Tuesday can't come soon enough

OMAHA, Neb. — Paul Mainieri knows that the College World Series is a carnival that takes some getting used to. He just has to recall his first trip to Omaha as a coach, back in 2002 with Notre Dame. You can try to tell yourself these games are just like all those other games. But they aren't.

The parking lots here are full two hours before games, smoke wafting off the grills, vendors and scalpers on every street corner, funnel cakes going for $4.50.

 

More than 22,000 fans cram into the seats, beach balls getting batted around behind the outfield fences, an organ bouncing tunes in the background. And there are those ESPN cameras, always present.

 

All of this can distract a team, especially one made up of players new to the experience.

 

That’s how it was for LSU Sunday night, a team of guys dipping their toes into the CWS waters for the first time. The final result was an 8-4 loss to North Carolina and a Tuesday date with an elimination game against Rice.

 

Still, Mainieri wore a look of optimism after the loss.

 

“I expect that the kids, now that they have a game under their belts, will play with much more confidence and much more looseness,” Mainieri said.

 

Though the CWS is new to all the LSU players, having their backs to the wall is not. They only have to look back to last week when they were three outs from elimination in the super regional against Cal-Irvine to find inspiration.

 

LSU rallied then. It’ll be tougher now. The Tigers will have to win four games to get into the best-of-three national championship series. Had they defeated UNC, they would have had to win just the next two to be playing for it all.

 

So what is their approach now?     

 

“You can’t win the tournament in one game. It’s so hard to beat these teams because they’re so good,” Mainieri said. “We’ve trained the kids to just think one game at a time. That’s all they’re thinking about. They’re so anxious to get back out there on that field again.”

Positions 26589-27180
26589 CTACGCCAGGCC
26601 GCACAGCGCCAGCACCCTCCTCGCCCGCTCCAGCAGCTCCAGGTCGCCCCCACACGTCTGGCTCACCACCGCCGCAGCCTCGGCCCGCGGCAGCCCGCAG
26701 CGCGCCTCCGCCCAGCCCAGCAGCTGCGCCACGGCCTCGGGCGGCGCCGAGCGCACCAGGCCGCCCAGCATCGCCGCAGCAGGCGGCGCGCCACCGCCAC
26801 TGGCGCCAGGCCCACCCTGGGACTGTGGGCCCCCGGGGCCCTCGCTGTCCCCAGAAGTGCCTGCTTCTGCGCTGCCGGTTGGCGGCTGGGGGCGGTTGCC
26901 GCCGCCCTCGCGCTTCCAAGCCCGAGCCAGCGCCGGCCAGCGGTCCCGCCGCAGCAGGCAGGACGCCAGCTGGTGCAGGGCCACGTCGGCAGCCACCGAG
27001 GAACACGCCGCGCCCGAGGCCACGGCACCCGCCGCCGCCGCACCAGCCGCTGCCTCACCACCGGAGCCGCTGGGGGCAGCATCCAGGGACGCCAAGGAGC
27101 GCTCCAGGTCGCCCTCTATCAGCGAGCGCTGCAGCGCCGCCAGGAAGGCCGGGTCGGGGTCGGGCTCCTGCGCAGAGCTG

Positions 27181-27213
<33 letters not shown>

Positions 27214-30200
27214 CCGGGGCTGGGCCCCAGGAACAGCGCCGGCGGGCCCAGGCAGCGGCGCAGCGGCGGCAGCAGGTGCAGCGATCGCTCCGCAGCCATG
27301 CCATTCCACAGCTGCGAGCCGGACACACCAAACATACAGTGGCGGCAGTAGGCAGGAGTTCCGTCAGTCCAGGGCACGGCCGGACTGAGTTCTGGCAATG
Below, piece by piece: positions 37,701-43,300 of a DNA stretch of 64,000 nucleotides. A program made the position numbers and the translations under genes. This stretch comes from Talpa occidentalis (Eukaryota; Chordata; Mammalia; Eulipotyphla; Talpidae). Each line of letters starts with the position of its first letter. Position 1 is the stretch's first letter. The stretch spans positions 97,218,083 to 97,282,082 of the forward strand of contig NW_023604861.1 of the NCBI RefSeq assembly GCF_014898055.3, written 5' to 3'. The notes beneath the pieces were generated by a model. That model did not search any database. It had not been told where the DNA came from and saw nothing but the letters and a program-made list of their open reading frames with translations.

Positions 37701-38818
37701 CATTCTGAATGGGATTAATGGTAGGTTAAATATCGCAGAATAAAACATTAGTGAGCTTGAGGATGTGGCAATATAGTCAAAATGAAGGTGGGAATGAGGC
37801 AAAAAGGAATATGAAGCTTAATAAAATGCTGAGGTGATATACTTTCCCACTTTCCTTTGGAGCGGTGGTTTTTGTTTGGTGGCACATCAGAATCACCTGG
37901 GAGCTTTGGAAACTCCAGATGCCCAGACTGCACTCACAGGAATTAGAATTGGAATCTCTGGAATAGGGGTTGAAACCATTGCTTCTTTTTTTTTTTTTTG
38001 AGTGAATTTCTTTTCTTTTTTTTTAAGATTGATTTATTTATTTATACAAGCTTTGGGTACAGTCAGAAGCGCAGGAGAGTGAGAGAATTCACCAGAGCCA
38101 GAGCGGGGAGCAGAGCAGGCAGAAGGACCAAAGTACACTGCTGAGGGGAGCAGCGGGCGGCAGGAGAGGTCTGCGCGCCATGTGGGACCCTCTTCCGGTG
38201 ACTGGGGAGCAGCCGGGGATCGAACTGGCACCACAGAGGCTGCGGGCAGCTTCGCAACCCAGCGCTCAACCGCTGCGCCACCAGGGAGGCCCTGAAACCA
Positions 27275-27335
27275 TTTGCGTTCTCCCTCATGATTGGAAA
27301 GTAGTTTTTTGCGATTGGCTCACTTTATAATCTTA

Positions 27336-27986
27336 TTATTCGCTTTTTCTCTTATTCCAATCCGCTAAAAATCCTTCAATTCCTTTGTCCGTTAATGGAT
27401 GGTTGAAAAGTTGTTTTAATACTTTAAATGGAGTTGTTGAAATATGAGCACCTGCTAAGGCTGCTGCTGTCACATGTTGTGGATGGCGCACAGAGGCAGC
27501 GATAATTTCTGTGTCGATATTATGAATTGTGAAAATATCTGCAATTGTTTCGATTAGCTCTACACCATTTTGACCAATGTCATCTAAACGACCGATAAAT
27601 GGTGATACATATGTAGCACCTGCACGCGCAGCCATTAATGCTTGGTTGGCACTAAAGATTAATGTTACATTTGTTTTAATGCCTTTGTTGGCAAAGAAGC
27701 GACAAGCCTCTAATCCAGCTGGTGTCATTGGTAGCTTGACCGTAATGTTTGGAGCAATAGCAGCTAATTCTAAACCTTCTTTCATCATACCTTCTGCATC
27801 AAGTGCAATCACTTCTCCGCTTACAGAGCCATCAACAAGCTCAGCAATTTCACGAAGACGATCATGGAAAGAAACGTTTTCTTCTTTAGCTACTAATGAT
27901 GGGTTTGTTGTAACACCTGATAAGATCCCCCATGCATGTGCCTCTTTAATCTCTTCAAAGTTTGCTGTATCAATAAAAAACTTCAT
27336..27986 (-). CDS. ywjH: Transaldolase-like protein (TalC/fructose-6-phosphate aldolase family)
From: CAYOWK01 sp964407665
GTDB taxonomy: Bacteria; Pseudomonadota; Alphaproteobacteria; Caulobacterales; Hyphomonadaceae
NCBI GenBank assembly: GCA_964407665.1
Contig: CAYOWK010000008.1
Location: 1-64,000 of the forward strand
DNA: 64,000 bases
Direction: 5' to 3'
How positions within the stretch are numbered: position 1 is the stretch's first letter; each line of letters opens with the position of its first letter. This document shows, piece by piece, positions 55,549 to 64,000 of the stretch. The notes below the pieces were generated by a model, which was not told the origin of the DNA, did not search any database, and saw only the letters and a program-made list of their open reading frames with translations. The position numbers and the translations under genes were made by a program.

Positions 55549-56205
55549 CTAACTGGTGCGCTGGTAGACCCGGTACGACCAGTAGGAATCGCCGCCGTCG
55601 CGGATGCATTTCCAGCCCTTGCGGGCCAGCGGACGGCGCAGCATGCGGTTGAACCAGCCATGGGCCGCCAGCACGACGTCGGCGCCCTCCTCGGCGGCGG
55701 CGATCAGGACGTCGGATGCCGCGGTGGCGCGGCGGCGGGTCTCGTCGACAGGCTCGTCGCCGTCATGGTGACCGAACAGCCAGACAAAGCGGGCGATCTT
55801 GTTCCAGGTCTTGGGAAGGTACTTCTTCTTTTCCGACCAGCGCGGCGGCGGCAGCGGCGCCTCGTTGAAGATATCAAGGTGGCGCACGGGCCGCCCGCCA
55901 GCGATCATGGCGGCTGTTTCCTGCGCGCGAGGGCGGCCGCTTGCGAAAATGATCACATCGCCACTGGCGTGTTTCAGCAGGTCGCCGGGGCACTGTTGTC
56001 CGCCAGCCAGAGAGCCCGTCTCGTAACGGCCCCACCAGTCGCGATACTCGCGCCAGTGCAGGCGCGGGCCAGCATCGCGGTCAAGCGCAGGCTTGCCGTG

The coach said LSU will likely start right-hander Jared Bradford for Tuesday's 1 p.m. contest, though Mainieri said that’s not a 100-percent certainty.

 

“We’re going to wake up (Monday), the sun’s going to be out. We’re going to get out to practice, get ourselves in a positive frame of mind and get after Rice on Tuesday," Mainieri said. "You got to get the job done or it’s over.”

 

The Tigers are playing a Rice team that spent its Sunday afternoon being humbled by Fresno State, the final score 17-5. The Owls used seven pitchers. The Tigers used six.

 

Rice had previously been unbeaten in this year’s postseason. But at one point Sunday, the Owls trailed Fresno State 16-1.

 

“Fresno State did an incredible job hitting the ball,” Rice coach Wayne Graham said. “It’s hard to hit the ball that hard in batting practice.”

 

It's been that kind of wacky tournament so far, some powerful programs stuck in the loser brackets. Besides LSU and Rice, Miami and Florida State also suffered first-day setbacks.

 

That just shows you how tough it is to win here in Omaha, Mainieri said.         

 

“This is an awesome tournament. Everybody here is really good. All eight teams, I think, are outstanding ballclubs,” he said. “In today’s day and age of college baseball, believe me, anybody can beat anybody on a given day. It’s just a matter of how you play. The teams that won deserved to win. The teams that lost have to pick themselves up and get ready for Monday and Tuesday. That’s what we’re going to do.”


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